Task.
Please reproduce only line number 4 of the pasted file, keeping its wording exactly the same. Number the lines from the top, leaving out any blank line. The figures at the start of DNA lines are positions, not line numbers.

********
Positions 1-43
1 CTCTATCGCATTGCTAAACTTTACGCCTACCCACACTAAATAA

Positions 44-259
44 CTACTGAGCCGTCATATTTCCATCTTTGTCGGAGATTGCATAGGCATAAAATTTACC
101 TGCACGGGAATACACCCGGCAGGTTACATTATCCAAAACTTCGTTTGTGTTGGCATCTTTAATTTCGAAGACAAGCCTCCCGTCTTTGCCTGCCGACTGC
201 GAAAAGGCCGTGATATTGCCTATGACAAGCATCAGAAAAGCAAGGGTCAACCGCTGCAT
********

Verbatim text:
44 CTACTGAGCCGTCATATTTCCATCTTTGTCGGAGATTGCATAGGCATAAAATTTACC